It wasn't a bad day really. It was a productive day. A busy day. A long day. A day where:

  • I was up at six and walking around the Botanical Gardens with my friend by 6.45. 
  • The pea souper fog made for great photos
  • I got a coffee before coming home from the walk - always good. They know my order. 
And then I sat in front of the computer for the next eight hours on calls to credit and compliance. 

Yes, another day with credit and compliance.

Kill me now. 

I logged off nearing six p.m. I would have been off earlier, but one of my systems, umm, in technical terms, shat itself, undoing a few hours of work. That will get sorted in the morning. 

I then rustled up some dinner, then got back on the laptop for school. School was great, but it was really hard with a fried and tired brain which really would rather have been watching telly on the couch.

But after being at the computer from 8.30 am to 8.30 pm, blogging anything sensible was not going to happen. 

I need a gin and tonic, my yoga mat and a sleep.

Hoping tomorrow is a better day. 

Today's song:

Monday, May 25, 2020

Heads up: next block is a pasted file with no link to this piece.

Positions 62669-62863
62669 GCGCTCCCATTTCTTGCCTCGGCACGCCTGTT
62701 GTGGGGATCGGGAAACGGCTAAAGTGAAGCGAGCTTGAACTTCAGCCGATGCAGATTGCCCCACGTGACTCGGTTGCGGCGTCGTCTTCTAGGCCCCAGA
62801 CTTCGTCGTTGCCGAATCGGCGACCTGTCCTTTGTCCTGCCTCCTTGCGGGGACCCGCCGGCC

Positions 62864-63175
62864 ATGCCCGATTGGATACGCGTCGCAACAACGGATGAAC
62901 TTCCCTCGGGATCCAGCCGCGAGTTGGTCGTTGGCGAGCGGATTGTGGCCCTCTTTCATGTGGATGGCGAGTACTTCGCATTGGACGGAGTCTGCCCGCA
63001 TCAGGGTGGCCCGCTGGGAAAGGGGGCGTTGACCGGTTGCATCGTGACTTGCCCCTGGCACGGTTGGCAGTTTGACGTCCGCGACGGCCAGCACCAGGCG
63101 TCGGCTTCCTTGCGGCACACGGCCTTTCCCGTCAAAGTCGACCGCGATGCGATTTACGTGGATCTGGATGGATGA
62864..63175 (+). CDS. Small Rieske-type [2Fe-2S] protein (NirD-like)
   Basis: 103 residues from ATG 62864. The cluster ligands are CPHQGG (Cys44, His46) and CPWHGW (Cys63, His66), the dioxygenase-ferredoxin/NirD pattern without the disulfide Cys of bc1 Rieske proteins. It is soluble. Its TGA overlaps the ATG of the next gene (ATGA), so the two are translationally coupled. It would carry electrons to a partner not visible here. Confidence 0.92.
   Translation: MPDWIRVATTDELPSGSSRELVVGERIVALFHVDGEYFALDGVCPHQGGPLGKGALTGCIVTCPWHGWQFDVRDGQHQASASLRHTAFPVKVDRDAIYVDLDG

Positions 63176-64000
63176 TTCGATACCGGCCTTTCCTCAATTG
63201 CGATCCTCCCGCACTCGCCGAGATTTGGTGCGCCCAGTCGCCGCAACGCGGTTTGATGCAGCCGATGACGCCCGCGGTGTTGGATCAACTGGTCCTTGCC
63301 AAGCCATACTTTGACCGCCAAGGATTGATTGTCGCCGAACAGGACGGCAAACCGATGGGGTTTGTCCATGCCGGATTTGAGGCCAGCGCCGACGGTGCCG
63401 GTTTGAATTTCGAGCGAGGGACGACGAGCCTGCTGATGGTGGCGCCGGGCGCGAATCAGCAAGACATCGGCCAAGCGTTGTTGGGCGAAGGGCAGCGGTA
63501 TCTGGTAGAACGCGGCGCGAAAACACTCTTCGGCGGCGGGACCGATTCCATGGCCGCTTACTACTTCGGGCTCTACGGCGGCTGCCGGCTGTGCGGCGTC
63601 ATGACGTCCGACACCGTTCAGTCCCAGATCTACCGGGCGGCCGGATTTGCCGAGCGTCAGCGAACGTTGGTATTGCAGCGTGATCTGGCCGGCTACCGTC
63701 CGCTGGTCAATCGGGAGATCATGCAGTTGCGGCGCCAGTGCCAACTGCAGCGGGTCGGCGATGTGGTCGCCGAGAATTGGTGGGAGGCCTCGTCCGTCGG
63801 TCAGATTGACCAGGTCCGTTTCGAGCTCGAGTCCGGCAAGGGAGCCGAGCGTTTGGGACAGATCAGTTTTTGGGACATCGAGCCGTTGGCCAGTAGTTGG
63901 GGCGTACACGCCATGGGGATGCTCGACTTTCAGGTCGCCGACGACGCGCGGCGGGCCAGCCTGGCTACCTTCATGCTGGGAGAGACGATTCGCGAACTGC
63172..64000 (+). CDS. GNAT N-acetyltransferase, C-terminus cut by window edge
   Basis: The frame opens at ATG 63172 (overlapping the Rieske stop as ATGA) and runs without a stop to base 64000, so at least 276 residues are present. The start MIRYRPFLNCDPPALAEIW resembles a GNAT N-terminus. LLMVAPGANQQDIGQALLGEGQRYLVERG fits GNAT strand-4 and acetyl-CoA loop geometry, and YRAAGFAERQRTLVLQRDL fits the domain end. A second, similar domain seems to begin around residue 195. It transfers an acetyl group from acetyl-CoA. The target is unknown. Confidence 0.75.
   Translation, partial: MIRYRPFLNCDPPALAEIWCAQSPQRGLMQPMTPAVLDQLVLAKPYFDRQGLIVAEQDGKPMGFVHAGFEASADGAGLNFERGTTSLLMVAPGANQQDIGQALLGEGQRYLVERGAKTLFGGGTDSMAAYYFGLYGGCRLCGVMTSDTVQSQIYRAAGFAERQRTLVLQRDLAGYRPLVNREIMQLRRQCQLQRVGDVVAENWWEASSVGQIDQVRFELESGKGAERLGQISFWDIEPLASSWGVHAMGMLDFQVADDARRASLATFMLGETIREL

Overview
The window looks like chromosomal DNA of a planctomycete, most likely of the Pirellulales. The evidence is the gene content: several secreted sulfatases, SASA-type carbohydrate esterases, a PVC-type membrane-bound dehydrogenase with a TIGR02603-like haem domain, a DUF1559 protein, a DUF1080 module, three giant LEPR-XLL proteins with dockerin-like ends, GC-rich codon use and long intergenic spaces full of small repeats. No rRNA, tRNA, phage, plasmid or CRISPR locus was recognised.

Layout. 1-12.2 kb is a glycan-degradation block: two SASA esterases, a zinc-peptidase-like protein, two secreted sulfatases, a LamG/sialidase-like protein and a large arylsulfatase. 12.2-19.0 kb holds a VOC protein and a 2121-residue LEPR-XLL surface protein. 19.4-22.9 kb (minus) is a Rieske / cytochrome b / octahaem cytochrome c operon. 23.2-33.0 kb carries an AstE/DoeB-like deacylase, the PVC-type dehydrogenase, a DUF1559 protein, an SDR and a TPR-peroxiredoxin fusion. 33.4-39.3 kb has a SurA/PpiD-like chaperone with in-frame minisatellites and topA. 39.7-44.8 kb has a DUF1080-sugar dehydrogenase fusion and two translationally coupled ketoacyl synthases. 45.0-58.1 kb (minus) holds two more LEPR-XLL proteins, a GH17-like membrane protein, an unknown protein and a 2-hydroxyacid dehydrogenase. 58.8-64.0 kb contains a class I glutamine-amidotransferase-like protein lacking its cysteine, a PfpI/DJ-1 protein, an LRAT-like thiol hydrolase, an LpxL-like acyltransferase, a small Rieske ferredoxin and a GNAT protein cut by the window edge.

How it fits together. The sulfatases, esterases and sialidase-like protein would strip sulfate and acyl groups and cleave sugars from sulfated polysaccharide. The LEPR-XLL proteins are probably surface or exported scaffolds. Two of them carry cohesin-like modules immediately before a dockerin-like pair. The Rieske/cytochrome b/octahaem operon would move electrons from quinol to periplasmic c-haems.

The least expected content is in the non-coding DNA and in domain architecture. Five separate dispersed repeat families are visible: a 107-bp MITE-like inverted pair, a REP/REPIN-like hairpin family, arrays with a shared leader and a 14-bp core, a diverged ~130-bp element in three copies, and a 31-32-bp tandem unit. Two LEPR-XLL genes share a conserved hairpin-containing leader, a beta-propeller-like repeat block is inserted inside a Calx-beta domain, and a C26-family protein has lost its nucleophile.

Directions for Heaven

Last night, I held you in my arms for the last time. I could feel your sorrow. It was palpable, but so was the fact that your life essence was nearly gone. You weren't you. You barely felt like you. The only thing you about you was that you snuggled in when I first took you into my arms. But this wasn't the same as other times. You didn't come to greet me. You didn't demand my attention. There were none of the rituals we've mastered over the years. I had to seek you out. You weren't that easy to find.

I had to come to say goodbye. It was necessary. You've been too big a part of my life to not come and see you.

I needed to tell you I love you. I've loved you more than any other for so long. I like to think you loved me back, but then again, you were never miserly with your affections. You loved most equally and with an open heart.